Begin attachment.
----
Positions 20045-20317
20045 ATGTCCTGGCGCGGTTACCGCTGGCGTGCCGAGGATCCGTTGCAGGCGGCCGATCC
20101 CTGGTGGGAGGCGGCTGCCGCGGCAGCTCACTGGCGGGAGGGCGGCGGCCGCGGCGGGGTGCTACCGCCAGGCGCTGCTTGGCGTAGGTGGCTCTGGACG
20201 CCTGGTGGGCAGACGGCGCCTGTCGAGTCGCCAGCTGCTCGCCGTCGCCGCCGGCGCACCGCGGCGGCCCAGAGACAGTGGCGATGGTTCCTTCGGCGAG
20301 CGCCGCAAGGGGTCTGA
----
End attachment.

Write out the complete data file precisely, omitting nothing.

Positions 20045-20317
20045 ATGTCCTGGCGCGGTTACCGCTGGCGTGCCGAGGATCCGTTGCAGGCGGCCGATCC
20101 CTGGTGGGAGGCGGCTGCCGCGGCAGCTCACTGGCGGGAGGGCGGCGGCCGCGGCGGGGTGCTACCGCCAGGCGCTGCTTGGCGTAGGTGGCTCTGGACG
20201 CCTGGTGGGCAGACGGCGCCTGTCGAGTCGCCAGCTGCTCGCCGTCGCCGCCGGCGCACCGCGGCGGCCCAGAGACAGTGGCGATGGTTCCTTCGGCGAG
20301 CGCCGCAAGGGGTCTGA